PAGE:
And why would I go to an all-seasons resort to “relax reading a book?” I have many perfectly good places to do that free of charge, like, in my car in the parking lot at the The Lakes Golf Club and Resort.
Campbell goes on at length about the article and raises many more fine points, but I’m going to stop here because you should subscribe to the Spectator and read it all yourself, and because I find it kind of funny that I’m typing today’s Morning File while sitting in my car in a campground in New Brunswick, and lastly because while I’m supposedly on vacation and there’s not much news happening in any event, this gives me the excuse to hark back to my own musings about “world-class.”
I wrote a little piece for The Coast back in 2013 headlined “Two decades of world-class delusion.” I spent a lot of time on it, and I think it still stands up. It begins:
After “drop the bomb,” never have three simple words so devastated a place.
The first reference I can find to anyone using the phrase “world-class city” to describe Halifax comes from 1994. That July, Fred MacGillivray was hired as president of the World Trade and Convention Centre, the provincial crown corporation now called Trade Centre Limited. Three months into the job, Halifax was picked as the site of the 1995 G7 summit, and on October 17, MacGillivray gushed to the Daily News about Halifax’s bright future.
“The problem,” MacGillivray told reporter Brian Flinn, “is that all the world doesn’t know where Halifax is. But hundreds of millions of eyes will be set upon Halifax during the [G7] conference. To me, that’s the biggest opportunity this city, this area, has ever been presented. No longer will we be deemed a small place in Canada. We’ll be seen as a world-class city.”
I went on to document the use of the term in Halifax, including by newspaper columnists (David Rodenhiser: “given that Toronto is a major world-class city, we should recognize that there is an element of the population who enjoy nude sunbathing and recreation. Not in our world-class city, though. Here in Halifax, we welcome police harassment and handcuffs.”); talk show hosts (Rick Howe: “How can we be a world-class city, a smart city, without a stadium and a CFL team?”); and myriad other bureaucrats, business people, pundits, and politicians.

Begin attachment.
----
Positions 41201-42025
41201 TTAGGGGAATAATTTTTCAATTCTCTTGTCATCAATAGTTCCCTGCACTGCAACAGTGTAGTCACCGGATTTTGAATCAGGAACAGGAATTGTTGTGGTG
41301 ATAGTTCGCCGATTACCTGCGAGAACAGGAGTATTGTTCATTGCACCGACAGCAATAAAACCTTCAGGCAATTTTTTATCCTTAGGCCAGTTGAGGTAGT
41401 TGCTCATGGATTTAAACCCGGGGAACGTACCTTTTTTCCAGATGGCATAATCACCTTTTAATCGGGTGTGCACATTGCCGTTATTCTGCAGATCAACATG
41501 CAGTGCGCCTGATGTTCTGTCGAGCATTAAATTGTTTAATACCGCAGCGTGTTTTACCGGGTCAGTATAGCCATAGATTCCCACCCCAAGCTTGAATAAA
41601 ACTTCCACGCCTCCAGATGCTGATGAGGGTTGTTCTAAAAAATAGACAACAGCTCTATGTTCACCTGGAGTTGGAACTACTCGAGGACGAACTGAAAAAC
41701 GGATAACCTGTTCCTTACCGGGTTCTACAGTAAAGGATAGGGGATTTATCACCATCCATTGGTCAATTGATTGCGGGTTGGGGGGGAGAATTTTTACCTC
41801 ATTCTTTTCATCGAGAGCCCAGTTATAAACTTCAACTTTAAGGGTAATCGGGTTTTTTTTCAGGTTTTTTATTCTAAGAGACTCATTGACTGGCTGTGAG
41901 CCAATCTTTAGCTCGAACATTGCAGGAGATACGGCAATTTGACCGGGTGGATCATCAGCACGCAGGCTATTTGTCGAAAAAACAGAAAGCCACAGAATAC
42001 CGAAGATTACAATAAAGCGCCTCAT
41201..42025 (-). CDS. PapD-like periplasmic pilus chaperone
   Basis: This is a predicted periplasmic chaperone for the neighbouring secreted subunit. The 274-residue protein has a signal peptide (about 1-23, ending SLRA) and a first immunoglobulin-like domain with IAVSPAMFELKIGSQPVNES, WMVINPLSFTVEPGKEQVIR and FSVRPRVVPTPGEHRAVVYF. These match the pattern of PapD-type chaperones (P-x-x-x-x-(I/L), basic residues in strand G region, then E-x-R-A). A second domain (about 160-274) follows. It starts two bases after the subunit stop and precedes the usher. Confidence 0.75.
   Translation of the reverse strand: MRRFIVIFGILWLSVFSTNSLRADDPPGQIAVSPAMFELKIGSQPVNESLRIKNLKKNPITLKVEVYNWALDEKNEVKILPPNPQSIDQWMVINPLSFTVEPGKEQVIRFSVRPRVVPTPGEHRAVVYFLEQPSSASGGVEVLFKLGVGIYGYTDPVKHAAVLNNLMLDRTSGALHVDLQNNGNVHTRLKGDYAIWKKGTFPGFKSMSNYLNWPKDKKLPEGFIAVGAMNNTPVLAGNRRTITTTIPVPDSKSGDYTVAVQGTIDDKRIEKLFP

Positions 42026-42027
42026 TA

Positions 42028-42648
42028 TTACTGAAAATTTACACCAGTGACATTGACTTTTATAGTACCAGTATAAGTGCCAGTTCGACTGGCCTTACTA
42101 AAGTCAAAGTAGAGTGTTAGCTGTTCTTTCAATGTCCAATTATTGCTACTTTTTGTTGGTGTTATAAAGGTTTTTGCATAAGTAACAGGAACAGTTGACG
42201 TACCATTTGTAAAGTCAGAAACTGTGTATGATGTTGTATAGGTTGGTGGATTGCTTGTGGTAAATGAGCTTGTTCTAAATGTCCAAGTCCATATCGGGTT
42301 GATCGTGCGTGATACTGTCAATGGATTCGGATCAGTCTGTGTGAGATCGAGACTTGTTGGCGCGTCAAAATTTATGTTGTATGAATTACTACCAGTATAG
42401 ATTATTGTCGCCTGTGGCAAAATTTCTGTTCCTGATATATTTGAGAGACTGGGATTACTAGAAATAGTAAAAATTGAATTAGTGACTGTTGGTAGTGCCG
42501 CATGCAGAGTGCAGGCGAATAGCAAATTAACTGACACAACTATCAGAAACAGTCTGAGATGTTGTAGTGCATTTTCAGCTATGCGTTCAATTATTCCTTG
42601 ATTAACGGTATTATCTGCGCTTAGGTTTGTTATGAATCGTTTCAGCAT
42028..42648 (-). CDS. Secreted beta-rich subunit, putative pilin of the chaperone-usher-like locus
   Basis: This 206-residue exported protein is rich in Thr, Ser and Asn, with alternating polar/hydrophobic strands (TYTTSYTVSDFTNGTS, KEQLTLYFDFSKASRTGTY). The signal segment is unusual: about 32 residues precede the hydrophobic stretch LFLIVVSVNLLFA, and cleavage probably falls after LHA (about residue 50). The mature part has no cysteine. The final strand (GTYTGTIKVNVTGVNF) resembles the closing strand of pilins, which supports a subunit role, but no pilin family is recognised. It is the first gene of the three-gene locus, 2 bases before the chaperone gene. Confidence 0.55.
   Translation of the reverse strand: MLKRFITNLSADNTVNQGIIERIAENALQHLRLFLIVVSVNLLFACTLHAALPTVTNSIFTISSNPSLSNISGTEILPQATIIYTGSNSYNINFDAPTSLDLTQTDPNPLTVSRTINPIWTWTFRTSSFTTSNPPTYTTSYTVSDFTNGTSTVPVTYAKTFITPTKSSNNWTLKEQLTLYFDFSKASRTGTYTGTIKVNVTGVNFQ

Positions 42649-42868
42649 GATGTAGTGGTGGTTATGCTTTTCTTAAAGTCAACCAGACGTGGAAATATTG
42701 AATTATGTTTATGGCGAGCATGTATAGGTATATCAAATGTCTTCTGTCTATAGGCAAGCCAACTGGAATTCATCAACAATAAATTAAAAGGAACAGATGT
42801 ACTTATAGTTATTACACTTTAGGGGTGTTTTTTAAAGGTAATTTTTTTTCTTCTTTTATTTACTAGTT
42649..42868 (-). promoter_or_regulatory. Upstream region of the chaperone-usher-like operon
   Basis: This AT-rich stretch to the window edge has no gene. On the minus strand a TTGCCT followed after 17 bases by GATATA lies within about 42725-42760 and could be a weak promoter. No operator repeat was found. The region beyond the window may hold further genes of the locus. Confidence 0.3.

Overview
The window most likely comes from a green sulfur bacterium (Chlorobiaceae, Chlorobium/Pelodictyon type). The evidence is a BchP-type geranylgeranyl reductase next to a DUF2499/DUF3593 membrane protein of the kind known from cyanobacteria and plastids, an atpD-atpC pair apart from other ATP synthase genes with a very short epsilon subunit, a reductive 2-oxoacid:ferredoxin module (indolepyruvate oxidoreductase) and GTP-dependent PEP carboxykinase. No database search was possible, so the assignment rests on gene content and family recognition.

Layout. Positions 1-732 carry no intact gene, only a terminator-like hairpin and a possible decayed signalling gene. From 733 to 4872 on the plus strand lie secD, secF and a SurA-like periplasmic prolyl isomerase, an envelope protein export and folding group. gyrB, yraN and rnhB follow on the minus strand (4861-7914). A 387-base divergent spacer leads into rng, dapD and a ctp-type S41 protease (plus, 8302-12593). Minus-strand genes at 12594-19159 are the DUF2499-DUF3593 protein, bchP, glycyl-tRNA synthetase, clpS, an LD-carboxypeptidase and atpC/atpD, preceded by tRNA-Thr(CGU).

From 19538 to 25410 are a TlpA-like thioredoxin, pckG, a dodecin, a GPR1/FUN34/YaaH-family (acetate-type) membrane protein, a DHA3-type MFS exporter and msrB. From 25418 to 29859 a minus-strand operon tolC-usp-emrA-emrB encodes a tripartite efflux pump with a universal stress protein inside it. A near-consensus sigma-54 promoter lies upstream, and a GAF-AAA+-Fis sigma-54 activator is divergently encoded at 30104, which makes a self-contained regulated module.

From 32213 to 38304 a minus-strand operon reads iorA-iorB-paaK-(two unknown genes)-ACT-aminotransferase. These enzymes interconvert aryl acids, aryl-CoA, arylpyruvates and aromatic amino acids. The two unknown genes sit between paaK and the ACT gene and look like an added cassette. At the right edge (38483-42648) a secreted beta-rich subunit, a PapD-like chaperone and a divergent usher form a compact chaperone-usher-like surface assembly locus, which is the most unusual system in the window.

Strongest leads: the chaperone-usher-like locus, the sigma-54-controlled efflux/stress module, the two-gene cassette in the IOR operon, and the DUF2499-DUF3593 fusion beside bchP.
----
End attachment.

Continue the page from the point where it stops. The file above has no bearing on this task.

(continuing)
“The obsession with becoming a ‘world-class city’ led naturally, necessarily, to the colossal clusterfuck of the Commonwealth Games bid,” I wrote.
I wasn’t just ragging on the term “world-class,” however (although that was great fun), but trying to make a larger point. Go have a look.
Wait, I screwed that up — my seatbelt is kind of annoying me, and the steering wheel makes it difficult to type. I was supposed to be plugging Mary Campbell and the Cape Breton Spectator, and not myself.
So click here to read Campbell’s fine game of Okay, Stop, but first click here to purchase a subscription to the Spectator, or click on the photo below to get a joint subscription to both the Spectator and the Examiner.
You can sell just about anything in Nova Scotia — overpriced Commonwealth Games, subsidies for billionaires, nuclear power plants, you name it — if you promise “jobs!”
Add to that list toxic waste dumps, as a sort of reverse-sell: if you don’t let us continue dumping toxic waste, we’ll lose jobs.
That, in essence, is what Unifor is arguing. As reported by Taryn Grant for Star Halifax:
Unifor, a national union that represents 240 workers at the Northern Pulp mill in Pictou County and 23,000 other forestry workers across Canada, released an economic impact study on Wednesday that estimates the direct and indirect consequences of the mill’s potential closure.
Jerry Dias, national president of Unifor, said the results underscore what his union and other mill supporters have said before: the forestry industry in Nova Scotia would collapse without Northern Pulp.
The study, which was paid for by Unifor and conducted by local consulting firm Gardner Pinfold, found that Northern Pulp spends $279 million annually, with almost half going to purchasing, harvesting and transporting raw materials from around the province.
According to the 2018 figures, the study says more than 1,300 companies were connected to the mill through the supply chain, more than 2,600 full-time equivalent jobs were supported by the mill and workers earned $128 million in income.
First of all, economic impact studies are almost always complete bullshit.
Second, even when they’re not complete bullshit, the studies rarely are used for the purpose they were invented for: comparing the economic outcome of different possible actions. In this case, the comparison should be: what are the positive economic impacts we’d see if we closed the mill completely? How many tourism jobs would be created? How much less would be spent on health care as a result of people not being exposed to pollution? How would the fishery benefit? How much would the public treasury save by not subsidizing mill and logging operations? And what is the multiplier effects of all those increased benefits and decreased expenditures? Gardner Pinfold hasn’t run those numbers; there’s no attempt at a comparison. So it’s not a “study” at all; it’s just a propaganda piece.